The tangible personal property tax can trace it roots back to 1846 when the state chose to tax all property. In 1931, the legislature limited the tax to machinery, inventory, furniture, fixtures and other equipment used to conduct business. In 2005, the legislature decided to phase out the tax over five years. At the time, only 13 states still had such a tax. The tax brought in $1.35 billion in 2006, the majority of which went to school districts with the still substantial remainder going to localities.
The estate tax dates back to 1893 when the legislature enacted an inheritance tax that was paid those who inherited. In 1968, the legislature replaced the inheritance tax with the estate tax, which is paid by the estate. The tax applied only to those estate with a net taxable value over $338,333. Those estates were taxed at 6 percent. Estates of net taxable value of over $500,000 were taxed a 7 percent rate. Last year, the legislature chose to kill off the tax on Jan. 1. Many estates from those who died in 2012 are still in probate and the localities are receiving the taxes from those estates this year as they clear probate.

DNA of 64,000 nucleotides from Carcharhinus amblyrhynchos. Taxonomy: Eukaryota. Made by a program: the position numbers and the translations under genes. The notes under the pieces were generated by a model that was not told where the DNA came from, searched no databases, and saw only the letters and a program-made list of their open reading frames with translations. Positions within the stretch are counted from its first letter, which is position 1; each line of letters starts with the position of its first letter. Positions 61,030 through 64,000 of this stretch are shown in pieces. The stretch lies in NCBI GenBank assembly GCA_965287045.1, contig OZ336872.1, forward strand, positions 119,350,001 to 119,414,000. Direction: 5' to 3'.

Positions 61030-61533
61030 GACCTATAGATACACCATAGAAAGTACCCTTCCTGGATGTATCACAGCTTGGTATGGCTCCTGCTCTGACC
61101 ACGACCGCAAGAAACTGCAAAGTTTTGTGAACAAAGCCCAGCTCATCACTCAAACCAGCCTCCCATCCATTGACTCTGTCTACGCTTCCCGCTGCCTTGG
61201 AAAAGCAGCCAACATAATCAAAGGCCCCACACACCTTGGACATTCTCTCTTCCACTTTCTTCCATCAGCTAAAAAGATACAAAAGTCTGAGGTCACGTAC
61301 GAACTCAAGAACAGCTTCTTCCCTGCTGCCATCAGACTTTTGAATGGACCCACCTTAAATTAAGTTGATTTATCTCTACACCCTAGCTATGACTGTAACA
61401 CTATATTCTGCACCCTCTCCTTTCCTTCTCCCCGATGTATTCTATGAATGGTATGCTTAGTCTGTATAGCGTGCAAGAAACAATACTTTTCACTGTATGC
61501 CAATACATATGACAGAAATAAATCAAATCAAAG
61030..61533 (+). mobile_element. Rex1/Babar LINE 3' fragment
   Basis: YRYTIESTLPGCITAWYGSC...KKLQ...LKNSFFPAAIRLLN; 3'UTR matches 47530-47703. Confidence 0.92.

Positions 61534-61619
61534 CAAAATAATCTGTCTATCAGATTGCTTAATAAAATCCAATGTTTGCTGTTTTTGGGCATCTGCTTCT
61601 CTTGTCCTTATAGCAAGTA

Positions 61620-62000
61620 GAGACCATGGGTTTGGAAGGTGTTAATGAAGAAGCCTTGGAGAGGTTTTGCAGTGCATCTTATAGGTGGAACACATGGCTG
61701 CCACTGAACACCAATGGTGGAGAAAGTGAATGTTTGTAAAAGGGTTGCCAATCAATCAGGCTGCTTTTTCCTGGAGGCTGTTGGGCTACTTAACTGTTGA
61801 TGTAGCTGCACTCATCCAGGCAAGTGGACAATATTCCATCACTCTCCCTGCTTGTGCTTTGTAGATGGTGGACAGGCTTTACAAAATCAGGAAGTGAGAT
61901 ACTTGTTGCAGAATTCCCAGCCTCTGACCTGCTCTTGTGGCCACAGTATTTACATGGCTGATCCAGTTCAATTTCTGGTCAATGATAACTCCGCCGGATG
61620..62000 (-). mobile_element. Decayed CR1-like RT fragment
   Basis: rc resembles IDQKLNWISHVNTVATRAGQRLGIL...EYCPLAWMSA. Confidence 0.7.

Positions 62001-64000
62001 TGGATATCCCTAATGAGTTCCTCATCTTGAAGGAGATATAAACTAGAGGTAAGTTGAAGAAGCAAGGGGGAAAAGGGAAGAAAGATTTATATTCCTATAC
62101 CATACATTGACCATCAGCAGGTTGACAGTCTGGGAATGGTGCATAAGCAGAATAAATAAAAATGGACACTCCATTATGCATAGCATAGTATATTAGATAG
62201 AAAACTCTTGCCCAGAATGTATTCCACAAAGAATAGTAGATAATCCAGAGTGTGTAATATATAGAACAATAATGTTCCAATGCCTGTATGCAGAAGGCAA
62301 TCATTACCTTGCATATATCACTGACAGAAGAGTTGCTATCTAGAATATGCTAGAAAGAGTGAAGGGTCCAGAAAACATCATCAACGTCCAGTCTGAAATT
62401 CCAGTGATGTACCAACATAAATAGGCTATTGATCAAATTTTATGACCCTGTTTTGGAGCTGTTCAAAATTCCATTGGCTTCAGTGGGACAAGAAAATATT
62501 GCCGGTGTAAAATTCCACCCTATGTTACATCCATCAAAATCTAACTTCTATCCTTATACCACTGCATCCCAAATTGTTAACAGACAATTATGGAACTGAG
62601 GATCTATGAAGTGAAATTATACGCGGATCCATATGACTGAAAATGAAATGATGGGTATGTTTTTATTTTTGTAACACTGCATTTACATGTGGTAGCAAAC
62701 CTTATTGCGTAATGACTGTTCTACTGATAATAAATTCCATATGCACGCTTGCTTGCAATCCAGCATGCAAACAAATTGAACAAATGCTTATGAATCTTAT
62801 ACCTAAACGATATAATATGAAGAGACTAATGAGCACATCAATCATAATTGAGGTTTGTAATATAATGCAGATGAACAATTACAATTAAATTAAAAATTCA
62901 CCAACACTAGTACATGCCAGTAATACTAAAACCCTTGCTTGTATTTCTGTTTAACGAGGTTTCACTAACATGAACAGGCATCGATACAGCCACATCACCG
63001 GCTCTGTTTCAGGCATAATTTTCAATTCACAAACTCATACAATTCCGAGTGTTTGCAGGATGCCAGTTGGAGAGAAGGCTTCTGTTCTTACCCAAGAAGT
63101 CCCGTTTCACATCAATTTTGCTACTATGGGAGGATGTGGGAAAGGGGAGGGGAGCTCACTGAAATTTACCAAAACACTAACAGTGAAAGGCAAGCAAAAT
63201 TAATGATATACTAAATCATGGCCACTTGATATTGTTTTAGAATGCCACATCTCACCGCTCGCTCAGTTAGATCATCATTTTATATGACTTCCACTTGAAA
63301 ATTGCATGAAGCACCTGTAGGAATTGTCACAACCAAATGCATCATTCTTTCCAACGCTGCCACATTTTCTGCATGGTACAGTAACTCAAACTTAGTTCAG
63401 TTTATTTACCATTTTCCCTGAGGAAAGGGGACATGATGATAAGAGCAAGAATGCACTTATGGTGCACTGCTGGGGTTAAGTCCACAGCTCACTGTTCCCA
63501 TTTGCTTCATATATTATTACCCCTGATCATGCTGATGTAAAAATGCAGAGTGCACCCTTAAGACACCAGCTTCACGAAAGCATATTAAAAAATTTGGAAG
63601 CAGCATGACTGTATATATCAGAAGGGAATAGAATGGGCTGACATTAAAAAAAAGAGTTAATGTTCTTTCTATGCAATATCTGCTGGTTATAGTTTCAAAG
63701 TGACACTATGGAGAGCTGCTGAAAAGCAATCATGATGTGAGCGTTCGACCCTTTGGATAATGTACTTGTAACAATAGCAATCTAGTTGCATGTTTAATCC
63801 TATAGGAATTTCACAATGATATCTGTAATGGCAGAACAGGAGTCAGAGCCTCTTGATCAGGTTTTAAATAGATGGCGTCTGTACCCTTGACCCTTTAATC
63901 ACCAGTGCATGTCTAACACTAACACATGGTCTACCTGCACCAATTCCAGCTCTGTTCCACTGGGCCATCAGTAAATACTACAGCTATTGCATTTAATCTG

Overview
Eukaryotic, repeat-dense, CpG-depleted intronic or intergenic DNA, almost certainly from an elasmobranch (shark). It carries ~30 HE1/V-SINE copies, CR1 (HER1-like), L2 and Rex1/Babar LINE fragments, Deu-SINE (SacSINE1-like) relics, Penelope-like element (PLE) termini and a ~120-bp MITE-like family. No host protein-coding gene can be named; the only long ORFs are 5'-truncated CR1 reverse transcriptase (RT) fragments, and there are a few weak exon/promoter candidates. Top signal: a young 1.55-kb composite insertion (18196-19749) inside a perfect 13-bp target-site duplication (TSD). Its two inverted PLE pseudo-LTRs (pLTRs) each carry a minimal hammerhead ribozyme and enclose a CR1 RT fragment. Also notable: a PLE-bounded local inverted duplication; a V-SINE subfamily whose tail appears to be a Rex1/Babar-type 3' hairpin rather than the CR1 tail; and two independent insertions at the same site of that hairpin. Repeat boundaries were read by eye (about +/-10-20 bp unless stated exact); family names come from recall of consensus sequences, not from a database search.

The utility consumption tax was created in 2001 to help offset some losses to localities from some tangible personal property tax exemptions. Over the years, the legislature has tinkered with the distribution formula so that more and more of the money went into the state General Fund. According to the Department of Taxation, in 2009 $136 million went to the state General Fund and $63.2 million went to local governments. By 2012 $294.8 million went back to the state and only $16.1 million went to the localities. Several of the localities surveyed by the DDN included the utility consumption tax into their income tax receipts and did not produce figures for those tax receipts.